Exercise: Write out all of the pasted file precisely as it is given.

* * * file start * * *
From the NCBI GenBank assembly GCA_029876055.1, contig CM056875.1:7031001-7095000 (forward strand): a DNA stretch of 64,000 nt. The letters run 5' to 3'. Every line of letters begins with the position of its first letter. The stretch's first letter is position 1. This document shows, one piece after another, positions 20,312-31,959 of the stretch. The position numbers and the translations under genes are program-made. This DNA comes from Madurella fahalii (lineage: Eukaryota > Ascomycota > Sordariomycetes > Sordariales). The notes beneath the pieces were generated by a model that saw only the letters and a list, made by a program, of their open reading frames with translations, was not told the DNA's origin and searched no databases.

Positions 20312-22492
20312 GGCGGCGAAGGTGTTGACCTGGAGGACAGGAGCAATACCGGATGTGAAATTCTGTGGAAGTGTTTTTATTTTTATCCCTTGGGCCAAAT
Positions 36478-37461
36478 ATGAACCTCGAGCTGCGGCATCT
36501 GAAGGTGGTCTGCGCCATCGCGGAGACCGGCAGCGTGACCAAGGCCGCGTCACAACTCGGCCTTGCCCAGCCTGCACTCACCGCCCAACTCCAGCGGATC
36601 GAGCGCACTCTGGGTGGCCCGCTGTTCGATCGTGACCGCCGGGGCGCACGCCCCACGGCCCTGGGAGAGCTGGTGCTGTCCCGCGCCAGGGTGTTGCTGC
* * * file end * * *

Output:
From the NCBI GenBank assembly GCA_029876055.1, contig CM056875.1:7031001-7095000 (forward strand): a DNA stretch of 64,000 nt. The letters run 5' to 3'. Every line of letters begins with the position of its first letter. The stretch's first letter is position 1. This document shows, one piece after another, positions 20,312-31,959 of the stretch. The position numbers and the translations under genes are program-made. This DNA comes from Madurella fahalii (lineage: Eukaryota > Ascomycota > Sordariomycetes > Sordariales). The notes beneath the pieces were generated by a model that saw only the letters and a list, made by a program, of their open reading frames with translations, was not told the DNA's origin and searched no databases.

Positions 20312-22492
20312 GGCGGCGAAGGTGTTGACCTGGAGGACAGGAGCAATACCGGATGTGAAATTCTGTGGAAGTGTTTTTATTTTTATCCCTTGGGCCAAAT
Positions 36478-37461
36478 ATGAACCTCGAGCTGCGGCATCT
36501 GAAGGTGGTCTGCGCCATCGCGGAGACCGGCAGCGTGACCAAGGCCGCGTCACAACTCGGCCTTGCCCAGCCTGCACTCACCGCCCAACTCCAGCGGATC
36601 GAGCGCACTCTGGGTGGCCCGCTGTTCGATCGTGACCGCCGGGGCGCACGCCCCACGGCCCTGGGAGAGCTGGTGCTGTCCCGCGCCAGGGTGTTGCTGC